How Long Does it Take For COVID-19 Symptoms to Appear?

A coronavirus is a kind of virus that causes disorders of the respiratory system in animals and humans. A novel coronavirus emerged from Wuhan, China, in 2019. It spread quickly around the world.

When a person is infected with the new coronavirus, they will develop a respiratory disease known as COVID-19.

Like other viruses, the coronavirus incubation period varies. This article discusses how long it may take to develop symptoms of COVID-19 and what you can do if you have it.

The incubation period: Here’s what to know

The coronavirus incubation period is the time between when a person contracts SARS-CoV-2 and when the symptoms first manifest.

According to the Centers for Disease Control and Prevention, the coronavirus incubation period is between 2 to 14 days after contracting the virus.

A recent report shows that over 97% of people infected with the virus show symptoms within 12 days of exposure. On average, the incubation period seems to be around 5 days. However, this estimate varies as more research is done.

For most people, the symptoms being mildly and then worsens over a few days.

Transmission of the virus

The novel coronavirus spreads through close contact or from respiratory droplets (via coughs or sneezes).

SARS-CoV-2 is highly contagious. This means that it can spread with ease. According to the CDC, people who have contracted the virus are most contagious when they manifest symptoms of the disease.

Although it’s not so common, an infected person can transmit the virus even when they have not shown symptoms.

There is also the possibility that the virus can be transmitted by touching surfaces that have been contaminated with the virus, and then touching your nose or mouth. However, this is not the major mode of transmission.

How to protect yourself

Frequent washing of the hands is the best way to prevent yourself from contracting SARS-CoV-2.

Wash with soap and water for at least 20 seconds. If there’s no soap and water nearby, you can use a hand sanitizer containing no less than 60 percent alcohol.

Other protective measures include:

  • Maintain a distance of 6-feet from sick people, and avoid large crowds.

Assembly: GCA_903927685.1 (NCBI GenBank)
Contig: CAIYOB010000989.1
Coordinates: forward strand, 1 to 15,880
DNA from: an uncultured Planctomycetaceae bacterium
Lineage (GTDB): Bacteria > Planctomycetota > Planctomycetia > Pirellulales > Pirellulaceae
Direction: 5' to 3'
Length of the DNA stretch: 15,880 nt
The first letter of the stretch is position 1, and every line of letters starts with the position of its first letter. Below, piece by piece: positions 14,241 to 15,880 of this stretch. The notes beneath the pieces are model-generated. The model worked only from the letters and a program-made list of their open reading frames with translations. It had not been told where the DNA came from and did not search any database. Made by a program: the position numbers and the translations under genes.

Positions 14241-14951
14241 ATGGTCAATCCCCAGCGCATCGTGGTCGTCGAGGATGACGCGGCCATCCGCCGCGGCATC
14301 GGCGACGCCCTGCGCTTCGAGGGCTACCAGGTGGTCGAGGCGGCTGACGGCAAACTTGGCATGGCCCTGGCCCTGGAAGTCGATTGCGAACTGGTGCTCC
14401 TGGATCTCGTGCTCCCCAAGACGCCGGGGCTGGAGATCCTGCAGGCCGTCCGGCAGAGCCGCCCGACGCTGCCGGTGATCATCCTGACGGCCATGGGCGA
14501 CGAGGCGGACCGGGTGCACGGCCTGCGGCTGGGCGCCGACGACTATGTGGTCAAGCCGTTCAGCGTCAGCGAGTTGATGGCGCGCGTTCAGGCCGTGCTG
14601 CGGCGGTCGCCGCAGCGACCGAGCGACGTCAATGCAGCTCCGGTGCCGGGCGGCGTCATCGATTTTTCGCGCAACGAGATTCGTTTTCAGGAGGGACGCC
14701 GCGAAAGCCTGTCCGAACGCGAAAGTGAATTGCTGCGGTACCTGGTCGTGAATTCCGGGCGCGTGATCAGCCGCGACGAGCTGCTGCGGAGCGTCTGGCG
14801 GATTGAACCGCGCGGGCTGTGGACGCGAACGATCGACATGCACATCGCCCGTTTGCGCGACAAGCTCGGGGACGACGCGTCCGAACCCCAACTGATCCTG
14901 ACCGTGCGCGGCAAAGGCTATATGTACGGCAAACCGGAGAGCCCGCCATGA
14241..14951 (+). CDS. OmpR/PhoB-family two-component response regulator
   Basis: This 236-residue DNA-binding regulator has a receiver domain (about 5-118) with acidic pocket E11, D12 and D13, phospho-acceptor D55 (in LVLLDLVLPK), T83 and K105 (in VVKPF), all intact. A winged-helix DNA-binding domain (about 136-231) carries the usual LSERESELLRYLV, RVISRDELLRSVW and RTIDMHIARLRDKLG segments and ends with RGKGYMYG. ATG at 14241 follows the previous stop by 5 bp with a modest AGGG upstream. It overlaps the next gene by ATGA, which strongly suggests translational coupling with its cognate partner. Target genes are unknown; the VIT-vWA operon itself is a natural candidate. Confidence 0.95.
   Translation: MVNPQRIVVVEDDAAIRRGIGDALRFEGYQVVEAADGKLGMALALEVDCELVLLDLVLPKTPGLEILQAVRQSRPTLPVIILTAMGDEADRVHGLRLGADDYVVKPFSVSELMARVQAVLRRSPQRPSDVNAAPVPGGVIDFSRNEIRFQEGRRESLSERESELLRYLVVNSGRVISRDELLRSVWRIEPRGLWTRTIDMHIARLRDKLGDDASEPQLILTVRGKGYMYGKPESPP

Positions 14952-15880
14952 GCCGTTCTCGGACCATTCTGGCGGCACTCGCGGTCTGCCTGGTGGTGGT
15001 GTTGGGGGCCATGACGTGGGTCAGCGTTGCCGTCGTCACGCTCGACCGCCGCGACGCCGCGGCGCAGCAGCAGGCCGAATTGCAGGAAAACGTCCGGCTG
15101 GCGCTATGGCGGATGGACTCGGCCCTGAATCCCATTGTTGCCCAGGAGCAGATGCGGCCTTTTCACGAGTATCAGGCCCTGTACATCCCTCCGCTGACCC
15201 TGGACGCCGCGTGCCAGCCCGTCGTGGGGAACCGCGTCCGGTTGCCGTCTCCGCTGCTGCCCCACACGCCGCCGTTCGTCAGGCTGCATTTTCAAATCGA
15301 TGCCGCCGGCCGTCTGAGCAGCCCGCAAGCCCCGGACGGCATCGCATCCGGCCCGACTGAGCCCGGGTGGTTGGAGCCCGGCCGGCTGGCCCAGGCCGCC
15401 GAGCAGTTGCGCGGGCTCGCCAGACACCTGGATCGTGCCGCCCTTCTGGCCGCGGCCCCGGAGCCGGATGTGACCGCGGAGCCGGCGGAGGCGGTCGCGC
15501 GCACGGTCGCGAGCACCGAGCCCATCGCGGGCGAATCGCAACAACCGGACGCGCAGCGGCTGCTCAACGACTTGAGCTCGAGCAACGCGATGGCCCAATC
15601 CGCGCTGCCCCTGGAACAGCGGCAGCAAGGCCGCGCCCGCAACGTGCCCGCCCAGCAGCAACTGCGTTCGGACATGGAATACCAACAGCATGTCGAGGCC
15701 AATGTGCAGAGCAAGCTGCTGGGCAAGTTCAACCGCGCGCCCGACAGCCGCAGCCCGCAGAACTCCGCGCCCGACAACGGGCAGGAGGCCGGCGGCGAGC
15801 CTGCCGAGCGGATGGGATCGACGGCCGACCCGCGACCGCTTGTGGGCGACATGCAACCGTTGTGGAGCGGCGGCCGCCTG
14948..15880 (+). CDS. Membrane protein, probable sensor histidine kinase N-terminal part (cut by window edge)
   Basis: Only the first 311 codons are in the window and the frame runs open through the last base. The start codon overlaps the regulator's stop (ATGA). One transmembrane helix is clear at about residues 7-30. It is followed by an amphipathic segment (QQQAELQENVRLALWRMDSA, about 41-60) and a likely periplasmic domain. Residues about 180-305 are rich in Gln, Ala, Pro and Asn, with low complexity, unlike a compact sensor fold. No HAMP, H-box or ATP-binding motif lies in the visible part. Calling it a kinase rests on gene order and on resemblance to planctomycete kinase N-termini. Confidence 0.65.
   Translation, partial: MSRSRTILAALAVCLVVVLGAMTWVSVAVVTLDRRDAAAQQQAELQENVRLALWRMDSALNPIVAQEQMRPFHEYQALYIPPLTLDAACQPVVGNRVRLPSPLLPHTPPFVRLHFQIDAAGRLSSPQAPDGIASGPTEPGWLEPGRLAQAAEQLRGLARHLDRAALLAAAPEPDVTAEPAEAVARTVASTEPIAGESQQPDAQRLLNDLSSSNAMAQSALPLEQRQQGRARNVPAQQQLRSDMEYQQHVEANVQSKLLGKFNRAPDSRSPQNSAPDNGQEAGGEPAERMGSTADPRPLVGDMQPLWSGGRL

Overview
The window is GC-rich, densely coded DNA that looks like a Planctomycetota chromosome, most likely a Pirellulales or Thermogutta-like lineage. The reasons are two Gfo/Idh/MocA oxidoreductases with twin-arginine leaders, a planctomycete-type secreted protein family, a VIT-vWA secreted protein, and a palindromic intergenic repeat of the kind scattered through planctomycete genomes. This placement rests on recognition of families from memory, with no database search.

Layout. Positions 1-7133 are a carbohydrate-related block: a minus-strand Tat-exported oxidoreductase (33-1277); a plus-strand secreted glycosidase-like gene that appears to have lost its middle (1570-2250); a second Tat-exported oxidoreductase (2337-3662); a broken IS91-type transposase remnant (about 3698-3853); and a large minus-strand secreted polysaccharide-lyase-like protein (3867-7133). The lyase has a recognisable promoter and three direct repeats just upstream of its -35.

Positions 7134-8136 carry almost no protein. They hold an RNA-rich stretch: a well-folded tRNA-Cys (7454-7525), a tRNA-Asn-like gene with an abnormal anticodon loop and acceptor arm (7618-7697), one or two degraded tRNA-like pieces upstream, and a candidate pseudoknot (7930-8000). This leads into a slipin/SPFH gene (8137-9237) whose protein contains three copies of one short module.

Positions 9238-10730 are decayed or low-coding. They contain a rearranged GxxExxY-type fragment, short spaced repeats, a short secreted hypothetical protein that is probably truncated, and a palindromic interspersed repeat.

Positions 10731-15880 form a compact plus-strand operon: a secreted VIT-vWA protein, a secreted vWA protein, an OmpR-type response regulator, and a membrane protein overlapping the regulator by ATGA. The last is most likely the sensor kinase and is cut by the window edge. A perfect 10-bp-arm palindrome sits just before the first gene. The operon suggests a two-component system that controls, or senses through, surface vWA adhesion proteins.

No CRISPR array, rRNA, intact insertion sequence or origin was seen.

• Try not to touch your face.
  • Do not share personal effects. Personal effects would include toothbrushes, utensils, glasses, and lip balm.
  • Clean high-touch surfaces like keyboards, doorknobs, and stair rails with a diluted bleach solution or household cleaners.
  • Ensure your hands are washed after touching ATMs, elevators, grocery carts, or gas pump handles.
  • If you experience symptoms that are consistent with COVID-19’s, stay at home and call your doctor.

What are the symptoms of COVID-19?

The symptoms are mild and usually develop slowly. The major symptoms are:

  • Fatigue
  • Cough
  • Fever
  • Shortness of breath

Other symptoms include:

  • Sore throat
  • Nasal congestion
  • Aches and pains in your muscle
  • Headache
  • Chills, accompanied by shaking in some cases
  • Runny nose
  • Loss of taste or smell

COVID-19 induces more respiratory symptoms than the common cold. Common symptoms of the common cold include sneezing, congestion, and a runny nose. Fevers are not too common with a cold.

Flu and COVID-19 have similar symptoms. However, COVID-19 will more likely cause dyspnea (shortness of breath) plus other respiratory symptoms.

Over 80% of those infected recovers from the symptoms of COVID-19 without needing any special treatment.

In other instances, people may experience severe illness after contracting COVID-19. Older people and those whose immune systems have been compromised have a very high risk of developing severe symptoms.

What should you do if you think that you have symptoms?

If you think you’re manifesting symptoms of COVID-19, just stay at home and notify your doctor. Let him or her know:

  • The exact symptoms you’re experiencing
  • The severity of your symptoms
  • Whether you’ve been abroad or had established contact with someone who has
  • Whether you’ve been in a crowd recently

You will need an evaluation if:

  • You have severe symptoms
  • You’re an older person
  • You have any underlying medical condition
  • You’ve recently been exposed to a COVID-19 patient

Your doctor will decide whether you should be tested or not and the treatment that is most suitable for you.

If you have mild symptoms with no underlying health conditions, you may be asked to rest at home, stay hydrated, and avoid establishing contact with other people.

If your symptoms worsen after a few days of rest, then get immediate medical care.

In conclusion

Most COVID-19 patients start noticing symptoms within 2-14 days of exposure to the virus. On average, symptoms develop within 5 days of exposure, but this may change as more discoveries are being made. If you experience the symptoms, call your doctor. He or she will advise you on what to do. Until you are diagnosed, stay at home, and try not to make contact with others.